The Best 'Dracula' Film Ever Made
He’s the king of vampires. He’s been in movies, books, comics, and theatre. Hell, there’s a puppet on Sesame Street and a cereal mascot modeled after him. Let me tell you something: Count Chocula is pretty goddamn delicious. I used to eat it while watching Dracula movies. Huh. Just typing that gave me some insight into myself. Anywho, Dracula is probably the most adapted literary character in any medium. If he’s not being adapted outright, there are characters that invoke him. Whenever vampire stories are created, he’s always on the artist’s mind, whether they are influenced by him or not. In fact, Dracula has become such a staple, some people think Dracula is the first fictional vampire ever created. That distinction goes to a guy named Varney. Varney the Vampire. No. I’m not making that up.
Filmmaking Lessons from “The Ocean’s Trilogy” — ‘Ocean’s Eleven’
Ocean’s Eleven was released in 2001. The world was kind of in a weird place. It felt like everything was on fire. I was nine years old and I was at the Regal Theater in New Rochelle. I was watching one of the coolest movies I have ever seen. George Clooney and Brad Pitt, the epitome of gentlemen thieves, were on the screen looking like absolute rock stars; movie royalty. At the end of the film, the villain, Terry Benedict (Andy Garcia), a ruthless mogul and casino owner, has just called the SWAT team to stop thieves from robbing his vault. The thieves escape and the SWAT team leaves. Terry Benedict stands in the middle of the vault and tries to piece together what just happened. His second in command asks him on the walkie-talkie, “What happened to all that money?” We cut to the SWAT team walking through the casino floor, bags in hand. One of them flips up their helmet to wipe the sweat off his brow. It’s Brad Pitt.
Time is Luck: 'Heat' and the Darkness of Filmmaking
Michael Mann is not only a celebrated writer/director, television producer, and the reason we all love Phil Collins (Thank you for that, by the way), he’s also an author. He’s written a sequel to his magnum opus, Heat. It’s called Heat 2, which is kind of awesome. If someone says, “Hey. I haven’t read the first one,” you can say, “You don’t have to read it, fam. You have to watch it.” Then that person would definitely look at you like you’re crazy then you’d have to explain the following: Heat is a crime thriller written and directed by the guy who gave us the living embodiment of the 80s, Miami Vice (and the amazing movie adaptation).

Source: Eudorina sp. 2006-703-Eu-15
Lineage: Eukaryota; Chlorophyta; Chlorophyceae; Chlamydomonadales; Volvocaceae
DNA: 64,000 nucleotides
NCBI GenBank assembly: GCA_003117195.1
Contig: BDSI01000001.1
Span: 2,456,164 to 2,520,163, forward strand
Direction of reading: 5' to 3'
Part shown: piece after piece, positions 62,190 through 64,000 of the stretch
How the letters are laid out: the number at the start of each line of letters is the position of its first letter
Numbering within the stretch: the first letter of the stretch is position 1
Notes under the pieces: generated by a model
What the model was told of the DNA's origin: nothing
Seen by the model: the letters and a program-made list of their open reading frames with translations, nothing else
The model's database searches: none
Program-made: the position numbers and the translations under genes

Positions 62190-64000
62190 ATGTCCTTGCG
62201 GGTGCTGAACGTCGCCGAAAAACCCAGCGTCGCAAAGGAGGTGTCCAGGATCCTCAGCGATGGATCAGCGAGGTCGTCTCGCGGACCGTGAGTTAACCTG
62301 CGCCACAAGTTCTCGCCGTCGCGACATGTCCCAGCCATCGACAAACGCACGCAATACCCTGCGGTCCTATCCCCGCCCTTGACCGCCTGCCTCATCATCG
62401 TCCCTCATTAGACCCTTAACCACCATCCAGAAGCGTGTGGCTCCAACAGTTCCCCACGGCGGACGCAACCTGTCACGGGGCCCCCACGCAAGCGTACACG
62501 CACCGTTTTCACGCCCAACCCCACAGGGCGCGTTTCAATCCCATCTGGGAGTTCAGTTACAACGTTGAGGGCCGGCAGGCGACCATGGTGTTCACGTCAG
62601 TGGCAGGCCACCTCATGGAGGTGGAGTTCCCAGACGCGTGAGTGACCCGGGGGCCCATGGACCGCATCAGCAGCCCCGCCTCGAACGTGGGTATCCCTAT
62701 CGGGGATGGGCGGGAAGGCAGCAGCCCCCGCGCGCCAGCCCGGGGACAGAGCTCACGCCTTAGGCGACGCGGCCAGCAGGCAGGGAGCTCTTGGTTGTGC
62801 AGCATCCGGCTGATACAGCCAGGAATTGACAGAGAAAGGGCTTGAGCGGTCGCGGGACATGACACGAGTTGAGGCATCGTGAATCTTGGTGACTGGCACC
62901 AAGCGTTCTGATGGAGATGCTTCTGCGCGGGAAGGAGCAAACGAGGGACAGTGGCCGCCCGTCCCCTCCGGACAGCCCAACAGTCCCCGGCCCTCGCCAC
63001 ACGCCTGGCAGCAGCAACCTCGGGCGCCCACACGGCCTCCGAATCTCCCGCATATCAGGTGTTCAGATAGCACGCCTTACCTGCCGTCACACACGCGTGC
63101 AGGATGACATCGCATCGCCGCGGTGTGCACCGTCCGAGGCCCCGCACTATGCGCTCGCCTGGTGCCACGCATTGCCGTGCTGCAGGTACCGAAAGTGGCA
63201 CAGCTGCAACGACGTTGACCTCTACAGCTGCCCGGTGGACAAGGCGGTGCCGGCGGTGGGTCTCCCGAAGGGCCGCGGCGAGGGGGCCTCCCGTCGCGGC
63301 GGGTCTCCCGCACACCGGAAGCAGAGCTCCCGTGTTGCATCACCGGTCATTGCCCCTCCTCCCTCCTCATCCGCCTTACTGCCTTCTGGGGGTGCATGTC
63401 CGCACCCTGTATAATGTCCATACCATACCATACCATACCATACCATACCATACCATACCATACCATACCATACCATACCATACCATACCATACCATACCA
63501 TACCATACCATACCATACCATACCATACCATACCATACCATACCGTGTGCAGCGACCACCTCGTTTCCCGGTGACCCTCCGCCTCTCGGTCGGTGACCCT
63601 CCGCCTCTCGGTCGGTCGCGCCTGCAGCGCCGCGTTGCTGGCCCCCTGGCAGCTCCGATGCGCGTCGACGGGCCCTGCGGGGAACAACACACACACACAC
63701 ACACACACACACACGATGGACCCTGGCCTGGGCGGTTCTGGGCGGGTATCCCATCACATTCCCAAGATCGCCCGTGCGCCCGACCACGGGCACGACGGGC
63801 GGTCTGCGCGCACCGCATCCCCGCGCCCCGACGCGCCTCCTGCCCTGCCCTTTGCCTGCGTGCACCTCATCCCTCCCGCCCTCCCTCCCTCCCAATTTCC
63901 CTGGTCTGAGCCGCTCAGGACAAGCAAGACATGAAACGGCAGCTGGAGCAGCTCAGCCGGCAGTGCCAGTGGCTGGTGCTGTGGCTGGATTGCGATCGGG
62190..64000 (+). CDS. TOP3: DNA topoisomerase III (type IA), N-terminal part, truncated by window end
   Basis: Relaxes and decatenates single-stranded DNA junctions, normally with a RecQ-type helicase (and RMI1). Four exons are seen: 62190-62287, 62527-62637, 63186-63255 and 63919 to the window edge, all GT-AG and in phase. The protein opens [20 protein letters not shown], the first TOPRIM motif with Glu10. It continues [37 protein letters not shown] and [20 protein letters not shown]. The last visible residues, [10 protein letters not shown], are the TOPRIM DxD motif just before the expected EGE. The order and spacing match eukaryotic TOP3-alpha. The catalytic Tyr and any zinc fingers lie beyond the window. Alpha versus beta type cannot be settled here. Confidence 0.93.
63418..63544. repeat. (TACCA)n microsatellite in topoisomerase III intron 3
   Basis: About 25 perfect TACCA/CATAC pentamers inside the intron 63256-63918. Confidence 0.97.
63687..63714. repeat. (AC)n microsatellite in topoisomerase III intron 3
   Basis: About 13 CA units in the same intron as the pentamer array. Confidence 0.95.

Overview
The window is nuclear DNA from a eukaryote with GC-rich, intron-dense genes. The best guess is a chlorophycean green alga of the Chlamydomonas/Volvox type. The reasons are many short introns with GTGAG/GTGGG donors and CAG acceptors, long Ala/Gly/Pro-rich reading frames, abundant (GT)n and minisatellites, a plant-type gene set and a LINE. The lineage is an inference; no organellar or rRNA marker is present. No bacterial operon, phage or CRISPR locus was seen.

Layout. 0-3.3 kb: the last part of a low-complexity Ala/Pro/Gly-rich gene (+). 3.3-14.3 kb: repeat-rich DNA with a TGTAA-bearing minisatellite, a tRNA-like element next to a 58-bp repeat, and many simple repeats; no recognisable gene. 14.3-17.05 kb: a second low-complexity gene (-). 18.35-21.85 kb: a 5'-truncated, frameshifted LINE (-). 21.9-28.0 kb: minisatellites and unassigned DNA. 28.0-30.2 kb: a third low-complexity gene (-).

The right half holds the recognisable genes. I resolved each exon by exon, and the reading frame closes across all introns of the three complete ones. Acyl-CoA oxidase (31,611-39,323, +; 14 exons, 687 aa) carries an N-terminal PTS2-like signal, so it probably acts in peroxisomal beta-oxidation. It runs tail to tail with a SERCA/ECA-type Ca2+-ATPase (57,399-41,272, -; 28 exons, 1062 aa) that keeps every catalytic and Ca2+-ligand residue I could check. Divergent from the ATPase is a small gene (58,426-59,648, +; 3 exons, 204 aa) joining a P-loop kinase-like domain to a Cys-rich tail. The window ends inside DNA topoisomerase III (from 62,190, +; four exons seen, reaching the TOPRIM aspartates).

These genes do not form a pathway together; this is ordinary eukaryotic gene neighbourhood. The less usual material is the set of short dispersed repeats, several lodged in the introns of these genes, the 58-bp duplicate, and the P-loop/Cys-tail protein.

Dance with the Devil: The Joker in Cinema
Every few decades, something very unique happens: An audience sits down in a movie theater, the movie screen illuminates and the audience is swept away. The energy of the auditorium changes and everyone realizes they are watching something special. This happened when audiences were introduced to Darth Vader. It happened again two decades later when Clarice Starling walked into that dungeon, down the corridor, and was greeted by Dr. Hannibal Lecter. And it happened in 2008 when this masked figure robbed a bank in Gotham City. The Joker arrived. He’d been in live-action movies before but this time something was different; something we could not articulate. Cinema had changed.
Which Director Understood Batman?
Batman is one of the best characters in fiction. Not just comic books. Fiction; a tragic figure with identity issues, post-traumatic stress, perhaps sociopathy. Batman’s popularity has outlasted most of the heroes that debuted in his day because you can take him, drop him on an alien planet and he’d still be Batman. At first, he was a pulp hero; a crazy masked guy with a gun. This was wisely retconned, making Batman more layered, the reason he’s one of the most popular comic characters ever. But what makes Batman…Batman? The costume, Bruce Wayne’s handsome billionaire playboy persona, martial arts expertise; a man in peak physical condition who’s also a genius. He fights extravagant psychotic villains. He has complicated relationships with his butler/father figure, Alfred, and his surrogate Bat Family. He has a strict moral code, refusing to murder even the most violent criminals, and finally his compassion, the core of Batman. I’ve obsessed over him my whole life. I’m not exaggerating. It’s bad.